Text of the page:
Still life using line

Project 2: Still life

Exercise 1: Still life using line

I found this exercise quite difficult to start with, and struggled to think of ideas for drawing that would work, so I started by sketching a range of objects in my sketchbook, and have abandoned a number of unfinished sketches in the process!

I found it difficult to separate line and tone at first, and am now thinking that my last exercise could have fit into this category as well, as the tone was built up using a lot of visible lines! I started by doing a few sketches in my sketchbook, firstly continuing with the study of a fir cone, and then moving onto more man-made objects.

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Fig. 1

Fig. 1 and Fig. 2 were the results of my experimentation with different materials when drawing the fir cone in my sketchbook. In Fig. 2, I started looking at drawing the lines in a leaf.

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Fig. 2

For some reason, I then reverted back to focusing on tone (Fig.3), using pencil to shade the various lines and shapes on a leaf.

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Fig. 3

Because of this, I decided to use a medium where I wouldn’t have the option of blending or shading, and focused on drawing objects with pen.

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Fig. 4

Finding inspiration difficult once again, I set myself the task of drawing bunches of objects, such as the grapes and keys in Fig. 4 and Fig. 5 – the grapes made an interesting sketch.

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Fig. 5

The keys were a very difficult object group to draw, and is a subject I hope to revisit more in the course. The range of shapes and angles meant it was difficult to just focus on the lines, and I found the only way I could do this properly, was to sketch it in pencil, then erase most of my shading once I’d drawn the lines in pen.

Exercise 1: Still life using line

I knew that if I was going to complete this exercise in pen and ink I would not be completing it in one sitting, due to various other commitments, so I decided to look around for still life objects that could be set up without the need for natural lighting, and that didn’t need to be moved for a day or two. Randomly, it was through tidying away various toiletry bottles that I got the idea of setting these up as a still life in a corner of my bathroom!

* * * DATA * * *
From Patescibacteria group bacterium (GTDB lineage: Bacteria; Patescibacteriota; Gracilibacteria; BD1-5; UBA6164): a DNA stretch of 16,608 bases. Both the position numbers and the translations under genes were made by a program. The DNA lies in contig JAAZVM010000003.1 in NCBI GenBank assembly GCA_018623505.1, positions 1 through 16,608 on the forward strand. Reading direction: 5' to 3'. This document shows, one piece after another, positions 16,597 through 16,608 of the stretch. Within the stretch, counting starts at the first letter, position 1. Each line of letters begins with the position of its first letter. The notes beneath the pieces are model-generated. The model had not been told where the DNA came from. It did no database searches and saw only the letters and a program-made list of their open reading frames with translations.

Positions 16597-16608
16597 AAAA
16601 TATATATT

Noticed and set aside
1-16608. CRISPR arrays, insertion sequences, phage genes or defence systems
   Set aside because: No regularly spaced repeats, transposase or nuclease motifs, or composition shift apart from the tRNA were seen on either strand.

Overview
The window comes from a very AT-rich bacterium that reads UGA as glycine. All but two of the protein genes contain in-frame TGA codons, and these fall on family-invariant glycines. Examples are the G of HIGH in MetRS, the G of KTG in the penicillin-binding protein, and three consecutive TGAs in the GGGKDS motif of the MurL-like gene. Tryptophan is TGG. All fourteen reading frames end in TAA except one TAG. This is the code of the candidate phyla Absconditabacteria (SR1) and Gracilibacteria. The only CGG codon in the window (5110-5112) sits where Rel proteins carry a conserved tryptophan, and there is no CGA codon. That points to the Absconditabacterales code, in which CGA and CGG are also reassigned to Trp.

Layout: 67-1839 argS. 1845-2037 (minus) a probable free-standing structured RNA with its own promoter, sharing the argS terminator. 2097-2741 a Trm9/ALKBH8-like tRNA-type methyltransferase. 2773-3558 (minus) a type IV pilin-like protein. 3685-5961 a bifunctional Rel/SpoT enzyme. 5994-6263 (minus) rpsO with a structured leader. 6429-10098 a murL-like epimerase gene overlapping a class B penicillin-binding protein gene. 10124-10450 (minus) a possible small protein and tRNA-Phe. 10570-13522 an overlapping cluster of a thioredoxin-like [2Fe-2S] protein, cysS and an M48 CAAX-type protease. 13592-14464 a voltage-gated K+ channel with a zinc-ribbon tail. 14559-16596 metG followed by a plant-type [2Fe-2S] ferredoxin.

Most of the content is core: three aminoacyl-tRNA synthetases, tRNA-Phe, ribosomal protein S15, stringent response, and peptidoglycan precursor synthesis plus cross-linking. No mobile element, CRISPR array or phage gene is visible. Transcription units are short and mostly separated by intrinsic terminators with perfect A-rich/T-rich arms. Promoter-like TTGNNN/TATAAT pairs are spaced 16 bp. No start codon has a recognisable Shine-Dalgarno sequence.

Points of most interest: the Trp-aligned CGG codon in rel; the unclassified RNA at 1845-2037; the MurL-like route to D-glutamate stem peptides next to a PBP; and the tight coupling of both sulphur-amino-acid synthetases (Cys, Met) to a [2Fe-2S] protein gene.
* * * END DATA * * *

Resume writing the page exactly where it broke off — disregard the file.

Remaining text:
Fig. 6 – Unfortunately half way through drawing, I coughed and I splodged ink on the paper. Despite this, I persevered with the drawing and used the incident as a chance to learn and experiment with the medium. 

Fig. 7 – I finally finished the drawing, after adding shadows of the objects with some fainter cross hatching. 

I treated the objects as a group but tried to focus on the individual details, such as the text on the labels. I felt that the objects related to the background both through the theme (bathroom/bath supplies) and by the colour scheme (all of the objects and background were white or pale/pastel coloured). This connected them, not only by the similar colours, but also by their functions. I positioned myself in front of the items and drew from there, so I was looking straight at them, but also slightly down, so I could see and draw the ellipsis of the bottle lids.

The patterns of the bath mitt worked really well with pen, but was very difficult to draw in fine detail. After starting to draw the pattern slowly, I then found that the best way to draw this was to sketch quickly and to use variable amounts of ink on the pen according to the shadows and highlights in the folds.  I felt that this gave more of an impression of the texture.

After finishing the piece and stepping back, I decided to crop the drawing, as the lines on the tiles in the background seemed to go on too far and I felt that they made the whole image look wonky.

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